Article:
# Inverting a power series matrix

Let's assume I want to invert a matrix function $$M=M(x)$$, which is expressed as a power series of the small parameter $$\epsilon$$

$$M = M_0(x) + M_1(x) \epsilon + M_2(x) \epsilon^2 + \mathcal{O}(\epsilon^3)$$

I would like to invert this and obtain $$M^{-1}(x)$$ as a series expansion itself.

Option 1 - The temptation is to invert a truncated version of $$M$$, but this could cause distortions, due to the possible role of the terms $$\mathcal{O}(\epsilon^3)$$.

Option 2 - I could also truncate $$M$$ and add to it a placeholder matrix $$O$$, to symbolize all the terms $$\mathcal{O}(\epsilon^3)$$. When I obtain the inverse, it will be in terms of $$x$$ and $$O$$. I could then substitute $$O\rightarrow \epsilon^3$$ and expand in $$\epsilon$$ again.

None of these strike me as good methods. What would be the best way to proceed?

Well $$A = \sum_{i=0}^\infty a_i\varepsilon^i$$ is invertible as formal power series in $$\varepsilon$$ so long as $$a_0$$ is invertible. In this case if the inverse is $$B = \sum_{i=0}^\infty b_i\varepsilon^i$$ then by writing $$\sum_{i=0}^\infty c_i\varepsilon^i = AB$$, solving for the coefficients $$c_i$$ and setting $$c_i = \delta_{i,0}$$ you will get coefficients. The first few terms for the inverse are:

$$b_0 = a_0^{-1},$$ $$b_1 = -a_0^{-1}a_1a_0^{-1}$$ $$b_2 = a_0^{-1}a_1a_0^{-1}a_1a_0^{-1} -a_0^{-1}a_2a_0^{-1}$$ $$b_3 = - a_0^{-1}a_1a_0^{-1}a_1a_0^{-1}a_1a_0^{-1} + a_0^{-1}a_1a_0^{-1}a_2a_0^{-1} + a_0^{-1}a_2a_0^{-1}a_1a_0^{-1} - a_0^{-1}a_3a_0^{-1}$$

and I imagine you see the pattern by now (the formula is a lot easier to read if $$a_0 = 1$$).

However, this won't work for your function as stated because it appears the constant term is zero. Did you mean to write:

$$M(x+\varepsilon) = M_0(x) + M_1(x)\varepsilon + M_2(x)\varepsilon^2 + O(\varepsilon^3)$$

or do you really assume $$M_0(x) = 0$$?

If $$M_0 = 0$$ then $$M(x+\varepsilon)$$ is not invertible at $$\varepsilon = 0$$, but you can find an inverse in the punctured neighborhood around $$x$$, i.e. with Laurent series. If you assume $$M_1$$ is invertible then you can do the same thing as above to get an inverse for $$\varepsilon^{-1}M(x+\varepsilon)$$ given by: $$M_1^{-1}(x)\varepsilon^{-1} - M_1(x)^{-1}M_2(x)M_1(x)^{-1} + (\cdots)\varepsilon + (\cdots)\varepsilon^2 + O(\varepsilon^3)$$ where the linear and quadratic terms are as in $$b_2,b_3$$ above.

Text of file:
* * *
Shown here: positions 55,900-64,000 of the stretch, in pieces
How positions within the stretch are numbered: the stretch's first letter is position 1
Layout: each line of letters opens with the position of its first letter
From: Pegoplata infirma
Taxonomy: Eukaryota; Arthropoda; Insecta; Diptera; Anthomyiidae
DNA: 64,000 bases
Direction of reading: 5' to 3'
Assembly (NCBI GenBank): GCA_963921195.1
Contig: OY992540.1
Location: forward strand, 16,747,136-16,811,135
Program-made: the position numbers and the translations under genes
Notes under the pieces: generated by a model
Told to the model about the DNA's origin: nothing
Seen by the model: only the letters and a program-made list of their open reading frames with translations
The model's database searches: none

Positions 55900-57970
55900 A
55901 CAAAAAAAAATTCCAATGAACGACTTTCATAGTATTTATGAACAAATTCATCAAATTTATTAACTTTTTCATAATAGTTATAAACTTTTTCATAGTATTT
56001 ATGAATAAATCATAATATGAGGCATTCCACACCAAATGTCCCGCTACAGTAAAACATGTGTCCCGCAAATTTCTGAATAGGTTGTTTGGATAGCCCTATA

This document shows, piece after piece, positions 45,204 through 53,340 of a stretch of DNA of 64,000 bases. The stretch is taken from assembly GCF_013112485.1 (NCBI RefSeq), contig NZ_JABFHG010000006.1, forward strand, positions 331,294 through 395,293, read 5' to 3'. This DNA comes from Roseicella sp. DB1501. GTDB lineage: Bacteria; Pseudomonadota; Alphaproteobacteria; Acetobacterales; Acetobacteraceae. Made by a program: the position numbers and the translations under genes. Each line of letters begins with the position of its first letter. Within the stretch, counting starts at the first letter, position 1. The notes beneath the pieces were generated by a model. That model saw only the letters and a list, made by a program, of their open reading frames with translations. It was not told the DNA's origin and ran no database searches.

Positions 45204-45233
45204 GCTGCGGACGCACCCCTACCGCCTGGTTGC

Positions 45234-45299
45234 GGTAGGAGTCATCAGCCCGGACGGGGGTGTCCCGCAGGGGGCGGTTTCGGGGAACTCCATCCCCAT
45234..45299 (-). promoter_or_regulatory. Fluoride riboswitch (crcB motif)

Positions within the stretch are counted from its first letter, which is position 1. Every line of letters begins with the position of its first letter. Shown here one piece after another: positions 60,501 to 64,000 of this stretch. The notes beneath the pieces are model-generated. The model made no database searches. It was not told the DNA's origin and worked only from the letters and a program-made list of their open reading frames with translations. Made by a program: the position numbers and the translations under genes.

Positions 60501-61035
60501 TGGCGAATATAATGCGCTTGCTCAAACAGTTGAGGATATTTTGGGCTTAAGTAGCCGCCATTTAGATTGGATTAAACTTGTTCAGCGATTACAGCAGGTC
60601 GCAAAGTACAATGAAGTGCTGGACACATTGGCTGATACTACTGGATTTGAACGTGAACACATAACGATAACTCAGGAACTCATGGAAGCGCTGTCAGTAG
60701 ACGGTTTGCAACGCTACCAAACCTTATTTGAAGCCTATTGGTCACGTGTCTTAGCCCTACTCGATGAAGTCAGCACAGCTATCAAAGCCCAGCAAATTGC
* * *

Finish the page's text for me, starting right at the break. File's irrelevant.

There is no proof anywhere for the coefficients, but here is how you get them.

\begin{align} 1 &= (a_0+a_1\varepsilon + a_2\varepsilon^2 + \cdots)(b_0+b_1\varepsilon + b_2\varepsilon^2 + \cdots)\\ &= a_0b_0 + (a_1b_0 + a_0b_1)\varepsilon + (a_2b_0 + a_1b_1 + a_0b_2)\varepsilon^2 + (a_3b_0 + a_2b_1 + a_1b_2 + a_0b_3)\varepsilon^3 + \cdots \end{align}

Now:

• Set $$a_0b_0 = 1$$ to get $$b_0 = a_0^{-1}$$.

• All the higher terms have to be zero, so set $$a_1b_0 + a_0b_1 = 0$$ and substitute the value of $$b_0$$ to get $$a_1a_0^{-1} + a_0b_1 = 0$$. Now solve for $$b_1$$.

• Plug $$b_0,b_1$$ into the next equation $$a_2b_0 + a_1b_1 + a_0b_2 = 0$$ and solve.

• Keep going with this as long as you want.

Or you can prove that the formula looks a certain way:

$$b_n = \sum_{n = i_1+\cdots + i_r\\1\leq i_1,\ldots, i_r} (-1)^ra_0^{-1}a_{i_1}a_0^{-1}a_{i_2}a_0^{-1}\cdots a_0^{-1}a_{i_r}a_0^{-1}$$

You have to see that this solution satisfies $$\sum_{i=0}^n a_ib_{n-i} = 0$$ for $$n \geq 1$$. It seems more or less clear, but I guess it would go something like this:

\begin{align} a_0b_n &= a_0\bigg(\sum_{n = i_1+\cdots + i_r\\1\leq i_1,\ldots, i_r} (-1)^ra_0^{-1}a_{i_1}a_0^{-1}a_{i_2}a_0^{-1}\cdots a_0^{-1}a_{i_r}a_0^{-1}\bigg)\\ &= \sum_{1\leq i_1 \leq n} a_{i_1}\bigg(\sum_{n - i_1 = i_2+\cdots + i_r\\1\leq i_2,\ldots, i_r} (-1)^ra_0^{-1}a_{i_2}a_0^{-1}a_{i_3}a_0^{-1}\cdots a_0^{-1}a_{i_r}a_0^{-1}\bigg)\\ &= \sum_{j=1}^n a_{j}\bigg(\sum_{n - j = j_1+\cdots + j_k\\ 1\leq j_1,\ldots, j_k} (-1)^{k-1}a_0^{-1}a_{j_1}a_0^{-1}a_{j_2}a_0^{-1}\cdots a_0^{-1}a_{j_k}a_0^{-1}\bigg)\\ &= \sum_{j=1}^n(-1)a_{j}\bigg(\sum_{n - j = j_1+\cdots + j_k\\ 1\leq j_1,\ldots, j_k} (-1)^{k}a_0^{-1}a_{j_1}a_0^{-1}a_{j_2}a_0^{-1}\cdots a_0^{-1}a_{j_k}a_0^{-1}\bigg)\\ &= (-1)\sum_{j=1}^n a_jb_{n-j} \end{align}

Done. Moving to the second line I factored out $$a_0^{-1}a_{i_1}$$, to the next line reindexed all the sums, to the next line factored out $$(-1)$$, to the next line substituted the $$b$$ coefficients.

• Could you please add a link to a proof for the coefficients' inverse formula? – usumdelphini Jan 11 at 14:48
• @usumdelphini Sure, added. – Ben Jan 11 at 15:49
• Thanks, can you please have a look at this as well? math.stackexchange.com/questions/3075846/… – usumdelphini Jan 16 at 15:15
• @usumdelphini Since the collection of doubly infinite series no longer forms a ring (you can't multiply), this is not a formal algebraic problem in the same way. There may not be an inverse anymore, you actually have to think about convergence conditions on sums of coefficients, and this makes the problem much harder. I don't have anything to add there. – Ben Jan 16 at 15:36